AL­BERTA TOWN THAT FOUGHT BACK AGAINST LE­GAL­IZA­TION NOW BRAC­ING FOR BUD

Some res­i­dents claim ‘ev­ery­one’ al­ready smokes up in the town that fa­mously banned spit­ting, yelling and swear­ing

StarMetro Edmonton - - FRONT PAGE - KEVIN MAIMANN

Af­ter Taber coun­cil voted in favour, one res­i­dent rushed ap­pli­ca­tion for dis­pen­sary thes­tar.com

TABER—A sign paid for by an an­tiabor­tion group looms over a church park­ing lot di­rectly across from Taber’s town hall. The black-and-white sign reads, “Love Life, Save the Fam­ily,” around a large cross and a sil­hou­ette of a fam­ily.

It’s not a jar­ring sight in the small, fa­mously con­ser­va­tive town in south­ern Al­berta.

Taber has just one main street, but 16 churches serv­ing its pop­u­la­tion of 8,400. Its coun­cil passed a by­law in 2015 that bans yelling, scream­ing, swear­ing and loi­ter­ing in pub­lic. Out­side the po­lit­i­cal sphere, Taber is known as the Corn Cap­i­tal of Canada, a brand that in­spires coun­ter­feit Taber Corn stands across the prov­ince ev­ery sum­mer.

Last Novem­ber, Taber coun­cil­lors asked the Al­berta Ur­ban Mu­nic­i­pal­i­ties As­so­ci­a­tion to lobby against the fed­eral gov­ern­ment’s plan to le­gal­ize cannabis, and in Au­gust, they voted to ban pub­lic use of the drug. And yet, mar­i­juana users found cause for cel­e­bra­tion on Sept. 24 when the coun­cil voted 4-3 to al­low dis­pen­saries in town, as long as they are 100 me­tres or far­ther from schools and hos­pi­tals.

The nar­row vic­tory can be at­trib­uted in part to peo­ple like Bruce De­coste, a for­mer oil­field worker who at­tended meet­ings for months to ad­vo­cate for what he be­lieves is a silent ma­jor­ity of 420-friendly Taberites.

“I spent eight months with them on ev­ery coun­cil meet­ing be­cause I was push­ing for it. I think every­body gave up, but I didn’t. I kept go­ing and go­ing and go­ing. And then fi­nally they al­lowed it,” said De­coste.

His cur­rent store, Reck­less Vape Shop, is highly vis­i­ble along a ma­jor high­way and sells mar­i­juana-re­lated ac­ces­sories. He said long-haul truck­ers of­ten stop in to buy his prod­ucts. Speak­ing in­side his bright-green store last Thurs­day, De­coste said he plans to open the first pot shop in Taber.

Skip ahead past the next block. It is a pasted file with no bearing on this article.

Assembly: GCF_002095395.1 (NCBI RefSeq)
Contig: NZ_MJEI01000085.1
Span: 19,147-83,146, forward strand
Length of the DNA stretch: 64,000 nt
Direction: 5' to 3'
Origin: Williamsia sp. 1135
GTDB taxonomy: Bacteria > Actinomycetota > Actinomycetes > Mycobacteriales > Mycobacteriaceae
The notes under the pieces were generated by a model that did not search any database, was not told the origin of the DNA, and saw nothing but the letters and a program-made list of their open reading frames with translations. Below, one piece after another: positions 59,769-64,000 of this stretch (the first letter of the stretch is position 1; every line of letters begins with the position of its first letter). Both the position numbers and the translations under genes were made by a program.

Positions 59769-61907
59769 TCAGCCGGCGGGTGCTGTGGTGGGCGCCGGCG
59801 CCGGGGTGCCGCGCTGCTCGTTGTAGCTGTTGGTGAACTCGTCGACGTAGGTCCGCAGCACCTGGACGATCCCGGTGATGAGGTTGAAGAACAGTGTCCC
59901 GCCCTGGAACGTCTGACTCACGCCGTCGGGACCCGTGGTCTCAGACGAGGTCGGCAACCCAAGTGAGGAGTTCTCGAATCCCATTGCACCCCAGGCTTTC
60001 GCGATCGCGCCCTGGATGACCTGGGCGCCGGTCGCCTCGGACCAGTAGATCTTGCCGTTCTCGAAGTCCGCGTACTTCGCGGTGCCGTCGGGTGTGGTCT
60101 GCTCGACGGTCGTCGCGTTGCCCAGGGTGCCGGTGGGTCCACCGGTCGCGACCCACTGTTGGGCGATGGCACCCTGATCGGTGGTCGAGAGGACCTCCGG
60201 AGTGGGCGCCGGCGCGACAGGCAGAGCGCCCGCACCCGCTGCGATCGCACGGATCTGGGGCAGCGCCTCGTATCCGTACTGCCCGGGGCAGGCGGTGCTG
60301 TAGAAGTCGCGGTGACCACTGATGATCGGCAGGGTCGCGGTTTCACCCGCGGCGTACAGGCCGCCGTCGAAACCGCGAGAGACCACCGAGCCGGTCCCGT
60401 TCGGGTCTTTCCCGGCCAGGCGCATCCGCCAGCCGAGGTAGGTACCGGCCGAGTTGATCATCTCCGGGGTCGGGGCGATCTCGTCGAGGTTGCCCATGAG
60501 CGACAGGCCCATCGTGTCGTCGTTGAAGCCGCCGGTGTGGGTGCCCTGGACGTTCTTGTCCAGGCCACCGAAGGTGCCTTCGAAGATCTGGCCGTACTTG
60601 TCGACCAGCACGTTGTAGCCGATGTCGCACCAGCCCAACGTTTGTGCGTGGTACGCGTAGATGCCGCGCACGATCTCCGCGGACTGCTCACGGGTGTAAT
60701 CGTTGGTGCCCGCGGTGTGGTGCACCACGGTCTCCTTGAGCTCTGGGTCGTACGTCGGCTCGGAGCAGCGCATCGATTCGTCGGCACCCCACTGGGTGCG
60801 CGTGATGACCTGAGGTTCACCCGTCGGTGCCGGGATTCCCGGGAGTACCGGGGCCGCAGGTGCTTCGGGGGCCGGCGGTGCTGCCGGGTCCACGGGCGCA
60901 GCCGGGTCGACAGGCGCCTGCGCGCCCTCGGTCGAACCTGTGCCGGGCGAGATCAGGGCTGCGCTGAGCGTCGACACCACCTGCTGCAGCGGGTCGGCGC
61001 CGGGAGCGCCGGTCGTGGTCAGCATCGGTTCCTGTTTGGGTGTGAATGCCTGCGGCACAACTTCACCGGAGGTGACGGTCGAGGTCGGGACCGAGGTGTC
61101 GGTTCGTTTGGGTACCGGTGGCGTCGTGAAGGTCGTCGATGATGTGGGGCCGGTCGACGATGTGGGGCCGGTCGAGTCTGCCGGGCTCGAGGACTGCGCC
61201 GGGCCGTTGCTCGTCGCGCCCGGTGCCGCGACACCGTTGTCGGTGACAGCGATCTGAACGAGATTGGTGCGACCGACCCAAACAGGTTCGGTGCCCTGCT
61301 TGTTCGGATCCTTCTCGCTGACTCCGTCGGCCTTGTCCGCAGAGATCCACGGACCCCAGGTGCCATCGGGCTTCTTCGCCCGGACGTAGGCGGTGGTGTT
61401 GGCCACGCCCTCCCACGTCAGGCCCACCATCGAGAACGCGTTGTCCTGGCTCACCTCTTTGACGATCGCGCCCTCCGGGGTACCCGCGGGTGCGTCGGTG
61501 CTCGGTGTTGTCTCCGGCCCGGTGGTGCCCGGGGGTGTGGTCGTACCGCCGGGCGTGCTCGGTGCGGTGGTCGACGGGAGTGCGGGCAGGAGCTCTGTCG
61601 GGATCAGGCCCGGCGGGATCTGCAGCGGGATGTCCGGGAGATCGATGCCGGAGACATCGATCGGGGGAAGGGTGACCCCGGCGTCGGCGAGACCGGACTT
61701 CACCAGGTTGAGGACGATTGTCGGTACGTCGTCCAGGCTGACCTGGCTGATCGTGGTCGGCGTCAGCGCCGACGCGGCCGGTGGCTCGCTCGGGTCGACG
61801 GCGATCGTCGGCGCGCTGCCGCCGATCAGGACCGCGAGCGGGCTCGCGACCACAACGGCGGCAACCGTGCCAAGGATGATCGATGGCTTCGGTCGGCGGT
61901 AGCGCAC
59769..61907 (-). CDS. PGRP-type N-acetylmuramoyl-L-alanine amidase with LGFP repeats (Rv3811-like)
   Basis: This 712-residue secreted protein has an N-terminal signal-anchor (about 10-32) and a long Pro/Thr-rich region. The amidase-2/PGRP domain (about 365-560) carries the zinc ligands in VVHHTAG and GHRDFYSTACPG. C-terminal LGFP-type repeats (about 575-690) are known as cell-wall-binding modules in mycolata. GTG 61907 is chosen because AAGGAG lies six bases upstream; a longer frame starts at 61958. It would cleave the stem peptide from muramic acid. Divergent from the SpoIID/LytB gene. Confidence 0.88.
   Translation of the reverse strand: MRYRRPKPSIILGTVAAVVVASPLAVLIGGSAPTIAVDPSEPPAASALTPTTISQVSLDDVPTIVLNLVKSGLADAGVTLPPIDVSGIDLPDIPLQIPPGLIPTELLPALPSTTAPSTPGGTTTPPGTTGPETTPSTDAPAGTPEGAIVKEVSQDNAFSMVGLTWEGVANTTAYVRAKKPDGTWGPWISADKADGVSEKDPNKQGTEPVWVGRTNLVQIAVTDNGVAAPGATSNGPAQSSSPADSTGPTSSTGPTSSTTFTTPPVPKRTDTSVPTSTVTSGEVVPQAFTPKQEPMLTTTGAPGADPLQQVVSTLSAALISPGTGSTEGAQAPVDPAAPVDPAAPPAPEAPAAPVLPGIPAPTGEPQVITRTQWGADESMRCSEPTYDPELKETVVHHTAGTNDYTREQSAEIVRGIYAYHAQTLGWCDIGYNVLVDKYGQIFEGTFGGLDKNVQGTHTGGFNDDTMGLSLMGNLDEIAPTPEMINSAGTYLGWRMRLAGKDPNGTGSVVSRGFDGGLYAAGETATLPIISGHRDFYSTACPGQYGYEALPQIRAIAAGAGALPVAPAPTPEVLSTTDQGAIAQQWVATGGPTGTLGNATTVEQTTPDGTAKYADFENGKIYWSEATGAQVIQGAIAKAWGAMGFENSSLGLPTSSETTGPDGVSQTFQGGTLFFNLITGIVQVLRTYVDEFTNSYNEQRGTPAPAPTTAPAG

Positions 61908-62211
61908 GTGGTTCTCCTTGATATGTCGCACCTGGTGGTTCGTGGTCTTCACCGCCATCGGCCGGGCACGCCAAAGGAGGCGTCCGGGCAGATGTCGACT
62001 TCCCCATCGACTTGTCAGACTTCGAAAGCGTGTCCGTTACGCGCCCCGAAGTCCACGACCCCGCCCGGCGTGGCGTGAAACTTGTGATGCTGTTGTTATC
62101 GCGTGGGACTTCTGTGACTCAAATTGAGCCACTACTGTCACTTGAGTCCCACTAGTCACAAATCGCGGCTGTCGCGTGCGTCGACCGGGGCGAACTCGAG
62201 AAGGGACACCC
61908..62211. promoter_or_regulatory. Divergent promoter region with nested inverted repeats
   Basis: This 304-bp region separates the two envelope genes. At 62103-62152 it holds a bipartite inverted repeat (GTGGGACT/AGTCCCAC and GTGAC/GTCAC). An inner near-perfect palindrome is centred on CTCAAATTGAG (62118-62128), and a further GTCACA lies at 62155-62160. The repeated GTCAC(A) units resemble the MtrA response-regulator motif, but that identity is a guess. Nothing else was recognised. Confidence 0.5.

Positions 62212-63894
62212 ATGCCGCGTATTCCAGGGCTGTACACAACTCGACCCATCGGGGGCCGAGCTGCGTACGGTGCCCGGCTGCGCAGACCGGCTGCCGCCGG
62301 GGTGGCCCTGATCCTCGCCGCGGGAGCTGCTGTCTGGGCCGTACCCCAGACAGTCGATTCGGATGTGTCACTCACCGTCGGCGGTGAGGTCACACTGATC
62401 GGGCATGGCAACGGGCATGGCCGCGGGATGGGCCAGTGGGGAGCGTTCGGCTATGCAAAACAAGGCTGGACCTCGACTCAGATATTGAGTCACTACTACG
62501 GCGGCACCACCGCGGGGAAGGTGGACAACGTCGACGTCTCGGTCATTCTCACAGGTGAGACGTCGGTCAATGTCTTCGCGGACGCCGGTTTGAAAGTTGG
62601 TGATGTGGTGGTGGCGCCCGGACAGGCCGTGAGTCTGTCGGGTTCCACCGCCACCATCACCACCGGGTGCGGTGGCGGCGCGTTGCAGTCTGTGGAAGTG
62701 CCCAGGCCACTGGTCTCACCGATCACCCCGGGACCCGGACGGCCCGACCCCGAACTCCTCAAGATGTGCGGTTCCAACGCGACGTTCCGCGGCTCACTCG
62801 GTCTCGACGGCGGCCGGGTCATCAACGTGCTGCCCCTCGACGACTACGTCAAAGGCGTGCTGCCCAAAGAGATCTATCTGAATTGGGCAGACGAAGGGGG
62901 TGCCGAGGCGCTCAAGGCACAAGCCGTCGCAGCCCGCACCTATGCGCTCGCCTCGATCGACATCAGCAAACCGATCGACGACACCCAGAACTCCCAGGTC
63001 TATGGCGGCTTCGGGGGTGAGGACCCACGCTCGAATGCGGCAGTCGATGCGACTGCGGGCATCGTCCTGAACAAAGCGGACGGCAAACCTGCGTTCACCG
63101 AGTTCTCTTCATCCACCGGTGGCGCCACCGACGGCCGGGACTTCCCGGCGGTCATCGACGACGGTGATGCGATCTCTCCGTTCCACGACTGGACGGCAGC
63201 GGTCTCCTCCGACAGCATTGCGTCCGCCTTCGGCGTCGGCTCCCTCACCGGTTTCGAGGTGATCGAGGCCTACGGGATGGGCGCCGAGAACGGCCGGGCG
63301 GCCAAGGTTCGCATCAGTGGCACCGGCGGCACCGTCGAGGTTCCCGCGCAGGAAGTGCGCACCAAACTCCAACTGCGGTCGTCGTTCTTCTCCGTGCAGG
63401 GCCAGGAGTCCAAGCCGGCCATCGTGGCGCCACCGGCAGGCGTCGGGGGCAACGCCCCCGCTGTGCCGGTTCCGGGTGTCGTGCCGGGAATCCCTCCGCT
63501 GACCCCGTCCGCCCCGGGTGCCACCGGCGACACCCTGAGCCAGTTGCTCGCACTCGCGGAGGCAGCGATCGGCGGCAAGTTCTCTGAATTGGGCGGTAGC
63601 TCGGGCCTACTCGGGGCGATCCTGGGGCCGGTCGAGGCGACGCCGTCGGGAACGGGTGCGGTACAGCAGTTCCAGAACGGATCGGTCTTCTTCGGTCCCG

“I ac­tu­ally picked up my ap­pli­ca­tion yes­ter­day from the town. So it’s go­ing to hap­pen.”

De­coste wor­ried that with­out re­tail stores in town, peo­ple would drive to nearby mu­nic­i­pal­i­ties like Leth­bridge to get pot. Some might then buy gro­ceries and run other er­rands while they were out, leav­ing Taber busi­nesses in the dust.

De­spite Taber’s con­ser­va­tive rep­u­ta­tion, De­coste said peo­ple are smok­ing pot all over town, even if they’re not do­ing it out in the open. The 53-year-old said ev­ery­one who comes through his doors, from age 18 to 80, tells him they al­ready use it.

“Every­body smokes cannabis in this town. It’s huge,” he said. “It’s just the peo­ple who are against it just hap­pen to be in power.”

Coun­cil­lor Joe Stro­jwas has been a vo­cal op­po­nent of le­gal­iza­tion and voted against al­low­ing re­tail stores. He said Ot­tawa did not do enough con­sul­ta­tion with com­mu­ni­ties and has not made money avail­able to help them deal with the change.

“It’s just be­ing rammed down our throats be­cause the gov­ern­ment needs more money. That’s it in a nut­shell. We’re not ready for this. No com­mu­nity is,” he said.

Stro­jwas, who owns Taber Cold Beer and Liquor Store, said sell­ing al­co­hol is dif­fer­ent be­cause he be­lieves it’s eas­ier to tell when some­one is in­tox­i­cated from al­co­hol, and there­fore eas­ier to stop serv­ing them be­fore they overindulge.

“Ev­ery­thing is good in mod­er­a­tion. Same with gam­bling; it’s good in mod­er­a­tion, smok­ing is good in mod­er­a­tion, al­co­hol — ev­ery­thing is good in mod­er­a­tion. But how do you deal with the so­cial con­se­quences of peo­ple who overindulge in any of this here?” Stro­jwas said.

“WE’RE NOT READY FOR THIS. NO COM­MU­NITY IS.”

Coun­cil­lor Joe Stro­jwas

CODIE MCLACH­LAN FOR STARMETRO ED­MON­TON

Reck­less Vape Shop owner Bruce De­coste in his store in Taber, Alta. He spent eight months at­tend­ing coun­cil meet­ings ad­vo­cat­ing for mar­i­juana. He’s now hop­ing to open Taber’s first pot shop.

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